Tag Archives: statistical analyses

If at first you don’t succeed . . . statistical manipulation might help

Anti-fluoride campaigners are promoting yet another new study they claim shows community water fluoridation lowers children’s IQ. For example, the Fluoride Free NZ (FFNZ) press release Ground Breaking Study – Fluoridated Water Lowers Kid’s IQs which claims the study confirms“our worst fears, linking exposure to fluoridated water during pregnancy to lowered IQ for the developing child.”

Yet the study itself shows no significant difference in children whose mothers lived in fluoridated or unfluoridated areas during pregnancy. Here is the relevant data from Table 1 in the paper:

Mean IQ of children whose mothers drank fluoridated or unfluoridated water during pregnancy (SD =  11.9 – 14.7)

Nonfluoridated Fluoridated
All children 108.07 108.21
Boys 106.31 104.78
Girls 109.86 111.47

The differences between fluoridated and nonfluoridated are not statistically significant.

The paper has just been published and is:

Green, R., Lanphear, B., Hornung, R., Flora, D., Martinez-Mier, E. A., Neufeld, R., … Till, C. (2019). Association Between Maternal Fluoride Exposure During Pregnancy and IQ Scores in Offspring in Canada. JAMA Pediatrics, 1–9.

Surprisingly the authors do not discuss the data in the table above. Its as if the data didn’t exist, despite being given in their Table 1. I find this surprising because their discussion is aimed at finding a difference – specifically, a decrease in child IQ due to fluoridation – and surely these mean values must be relevant. Were the authors embarrassed by these figures because they did not show the effect they wanted?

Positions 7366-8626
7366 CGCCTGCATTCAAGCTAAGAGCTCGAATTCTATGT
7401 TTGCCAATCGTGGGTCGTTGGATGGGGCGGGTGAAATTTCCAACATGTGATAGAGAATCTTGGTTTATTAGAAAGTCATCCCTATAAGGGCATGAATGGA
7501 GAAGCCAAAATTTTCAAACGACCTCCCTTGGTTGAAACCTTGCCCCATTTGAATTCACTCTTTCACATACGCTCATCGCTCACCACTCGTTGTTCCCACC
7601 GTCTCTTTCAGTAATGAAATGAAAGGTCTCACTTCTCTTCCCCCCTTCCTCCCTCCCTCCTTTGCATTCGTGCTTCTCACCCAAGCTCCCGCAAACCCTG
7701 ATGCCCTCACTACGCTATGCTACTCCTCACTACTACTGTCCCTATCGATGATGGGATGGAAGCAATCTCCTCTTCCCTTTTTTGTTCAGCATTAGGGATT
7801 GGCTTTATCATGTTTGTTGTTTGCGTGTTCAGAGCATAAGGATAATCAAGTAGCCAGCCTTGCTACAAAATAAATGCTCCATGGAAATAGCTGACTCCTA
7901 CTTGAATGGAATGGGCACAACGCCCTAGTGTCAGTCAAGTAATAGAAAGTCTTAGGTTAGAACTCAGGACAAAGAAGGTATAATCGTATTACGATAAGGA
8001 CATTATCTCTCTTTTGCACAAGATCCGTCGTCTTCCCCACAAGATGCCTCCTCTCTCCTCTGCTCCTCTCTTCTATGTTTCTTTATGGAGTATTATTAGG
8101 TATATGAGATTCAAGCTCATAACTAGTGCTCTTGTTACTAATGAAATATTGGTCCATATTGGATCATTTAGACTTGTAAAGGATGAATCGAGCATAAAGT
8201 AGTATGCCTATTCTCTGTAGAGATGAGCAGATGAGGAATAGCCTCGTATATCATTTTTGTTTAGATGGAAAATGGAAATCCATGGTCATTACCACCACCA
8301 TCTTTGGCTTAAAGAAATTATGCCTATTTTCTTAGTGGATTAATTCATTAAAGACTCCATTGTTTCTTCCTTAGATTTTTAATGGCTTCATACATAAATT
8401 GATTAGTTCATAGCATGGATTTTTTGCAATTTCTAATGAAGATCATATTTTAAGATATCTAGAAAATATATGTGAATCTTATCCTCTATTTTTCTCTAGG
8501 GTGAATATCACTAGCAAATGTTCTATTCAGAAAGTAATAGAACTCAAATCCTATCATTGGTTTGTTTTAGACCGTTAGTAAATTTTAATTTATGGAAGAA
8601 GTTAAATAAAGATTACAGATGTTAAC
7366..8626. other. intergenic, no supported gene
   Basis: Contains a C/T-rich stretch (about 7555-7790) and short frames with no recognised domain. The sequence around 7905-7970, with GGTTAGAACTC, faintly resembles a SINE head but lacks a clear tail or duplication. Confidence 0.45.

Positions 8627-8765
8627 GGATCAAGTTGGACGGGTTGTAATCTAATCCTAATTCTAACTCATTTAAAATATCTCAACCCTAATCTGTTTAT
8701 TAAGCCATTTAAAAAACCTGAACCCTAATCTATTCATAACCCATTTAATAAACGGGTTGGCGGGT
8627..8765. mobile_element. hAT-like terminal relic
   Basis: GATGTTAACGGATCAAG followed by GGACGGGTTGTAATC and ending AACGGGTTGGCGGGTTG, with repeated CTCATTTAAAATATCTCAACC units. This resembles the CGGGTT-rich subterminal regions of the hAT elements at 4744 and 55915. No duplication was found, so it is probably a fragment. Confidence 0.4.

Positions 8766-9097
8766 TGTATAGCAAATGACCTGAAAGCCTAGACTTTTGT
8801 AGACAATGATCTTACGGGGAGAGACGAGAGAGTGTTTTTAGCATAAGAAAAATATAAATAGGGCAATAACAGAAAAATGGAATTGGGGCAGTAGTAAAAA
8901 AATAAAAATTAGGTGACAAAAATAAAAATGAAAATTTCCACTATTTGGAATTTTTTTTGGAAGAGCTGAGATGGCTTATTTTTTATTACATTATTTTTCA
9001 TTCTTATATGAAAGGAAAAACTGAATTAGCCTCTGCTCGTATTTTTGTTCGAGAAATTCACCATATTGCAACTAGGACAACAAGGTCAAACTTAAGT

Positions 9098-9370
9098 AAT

So how did they manage to find an effect they could attribute to fluoride, or fluoridation, despite the mean values above? They basically resort to statistical manipulation – and this has opened up an intense controversy about the paper.

An unprecedented “Editor’s Note”

The journal editor, Dimitri A. Christakis, published a note alongside the paper (see Decision to Publish Study on Maternal Fluoride Exposure During Pregnancy), together with a piece in the Opinion section by David C. Bellinger (see Is Fluoride Potentially Neurotoxic?). This opinion piece is described as an editorial although Bellinger is not an editor of the journal or on the Editorial Board.

This is, in my experience, completely unprecedented. Editor’s don’t comment on the quality of papers or the refereeing process and I can only conclude that within the journal editorial board and those who reviewed the paper there were sharp differences about its quality and whether it should be published. While an editorial may sometimes bring attention to an article, in this case, it is likely that Bellinger was one of the reviewers of the paper and he is expressing his viewpoint on it and supports its publication.